The use of opioids, such as morphine, as analgesics for the treatment of chronic pain is a common clinical practice. However, a major disadvantage of long-term opioid treatment is the development of opioid-induced bowel dysfunction, which commonly manifests with severe constipation, occurring in more than 40% of the patients. Analgesia and constipation are mediated by the interaction of opioids with ? opioid receptors (?ORs). However, constipation is mediated by ?ORs in enteric neurons, whereas analgesia is mediated by ?ORs in the central nervous system (CNS). Furthermore, analgesia undergoes tolerance with long-term treatment, whereas constipation does not subside over time and worsens with the increase of analgesic doses required to control pain. Activation of ?ORs initiates a cascade of events including endocytosis, desensitization and resensitization. Endocytosis and desensitization are key components in reducing signaling, and long-term treatment induces intracellular changes leading to adaptations in downstream signaling in heterologous cells and CNS neurons. In contrast, ?OR signaling events triggered by long-term opioids in enteric neurons are largely unknown and our initial studies indicate they differ from CNS neurons. The overarching hypothesis of this proposal is that long-term activation of ?OR in enteric neurons leads to signaling events mediating the development of constipation, which is resistant to tolerance. This is in contrast to induction of tolerance in the CNS. These studies will use rats and mice, and in vivo and in vitro approaches with cultured enteric neurons, patch clamp recording, lentiviral neuronal transfection to block trafficking proteins, and mice with deletion of signaling molecules or opioid receptors.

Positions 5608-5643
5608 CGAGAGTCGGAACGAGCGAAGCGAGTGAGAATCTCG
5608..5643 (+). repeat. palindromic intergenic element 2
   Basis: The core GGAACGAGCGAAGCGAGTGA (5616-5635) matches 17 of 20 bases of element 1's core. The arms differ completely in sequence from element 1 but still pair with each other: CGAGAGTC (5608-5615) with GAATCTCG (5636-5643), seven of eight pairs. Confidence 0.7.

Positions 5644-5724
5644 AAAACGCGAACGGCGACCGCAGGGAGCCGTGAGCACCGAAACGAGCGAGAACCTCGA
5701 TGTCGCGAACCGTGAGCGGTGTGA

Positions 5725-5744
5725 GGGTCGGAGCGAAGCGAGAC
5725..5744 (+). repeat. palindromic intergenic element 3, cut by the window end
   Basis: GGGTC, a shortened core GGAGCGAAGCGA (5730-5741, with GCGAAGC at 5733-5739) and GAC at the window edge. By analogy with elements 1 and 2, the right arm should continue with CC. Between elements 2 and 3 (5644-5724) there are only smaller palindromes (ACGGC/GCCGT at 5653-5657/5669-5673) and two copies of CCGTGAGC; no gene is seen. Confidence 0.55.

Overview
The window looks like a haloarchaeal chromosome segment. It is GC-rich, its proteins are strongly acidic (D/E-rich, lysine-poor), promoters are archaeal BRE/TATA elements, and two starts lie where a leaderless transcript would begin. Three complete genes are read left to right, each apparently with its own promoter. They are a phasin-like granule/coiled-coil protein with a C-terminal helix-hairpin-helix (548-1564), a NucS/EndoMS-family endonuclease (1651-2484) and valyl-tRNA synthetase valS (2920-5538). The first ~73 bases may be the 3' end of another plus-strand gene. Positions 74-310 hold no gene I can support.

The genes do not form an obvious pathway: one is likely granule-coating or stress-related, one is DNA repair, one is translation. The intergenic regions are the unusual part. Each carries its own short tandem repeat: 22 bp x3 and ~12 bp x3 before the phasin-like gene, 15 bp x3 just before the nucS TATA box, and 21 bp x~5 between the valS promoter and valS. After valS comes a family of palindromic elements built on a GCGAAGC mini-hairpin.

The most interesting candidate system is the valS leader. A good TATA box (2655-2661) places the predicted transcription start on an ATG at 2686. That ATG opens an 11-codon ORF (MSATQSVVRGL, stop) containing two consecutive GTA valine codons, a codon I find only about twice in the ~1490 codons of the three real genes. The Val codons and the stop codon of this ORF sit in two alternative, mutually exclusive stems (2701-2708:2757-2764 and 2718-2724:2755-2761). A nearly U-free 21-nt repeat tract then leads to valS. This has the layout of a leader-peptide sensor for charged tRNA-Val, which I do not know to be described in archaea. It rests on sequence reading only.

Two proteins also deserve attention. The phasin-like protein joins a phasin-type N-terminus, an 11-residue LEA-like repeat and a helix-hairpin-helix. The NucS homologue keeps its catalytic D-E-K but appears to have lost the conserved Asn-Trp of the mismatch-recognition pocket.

Specific Aim 1 will test the hypothesis that downstream signaling events in enteric neurons following long-term opioids are ligand dependent and tissue specific. cAMP, MAPK phosphorylation and Ca2+ channel currents will be evaluated as measures of receptor-effector coupling.
Specific Aim 2 will identify the relationship between ?OR internalization and desensitization in response to morphine and internalizing agonists, determine the importance of ?OR internalization in downstream signaling and the specific roles of trafficking proteins and kinases involved in ?OR regulation.
Specific Aim 3 will identify the relationship between ?OR signaling events and GI and colonic transit delay induced by long-term ?OR activation and determine whether disruption of ?OR signaling affects opioid-induced GI motility impairment. Understanding the mechanisms underlying the development and persistence of constipation will provide better targets for its prevention and treatment. This proposal will have high impact in improving the quality of life of patients experiencing the burden of severe constipation.

Public Health Relevance

Morphine is the drug of choice for the management of chronic pain, but its clinical utility is hampered by the development of constipation, which can be so severe to dissuade the patients to reduce or interrupt pain treatment with negative impact on their quality of life. Constipation results from disruption of bowel motility, through the action of morphine on opioid receptors (ORs) in enteric neurons, which are located within the gut wall. The goal of this proposal is to understand how morphine acts on the ORs in enteric neurons and how this chronic activation impairs bowel transit, which will provide better targets for the development of efficacious and safe drugs to prevent and/or treat constipation, thus improving the quality of life of these patients and enhance compliance in taking pain medication.

National Institute of Health (NIH)
National Institute of Diabetes and Digestive and Kidney Diseases (NIDDK)
High Priority, Short Term Project Award (R56)
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Clinical, Integrative and Molecular Gastroenterology Study Section (CIMG)
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Serrano, Jose
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University of California Los Angeles
Internal Medicine/Medicine
Schools of Medicine
Los Angeles
United States
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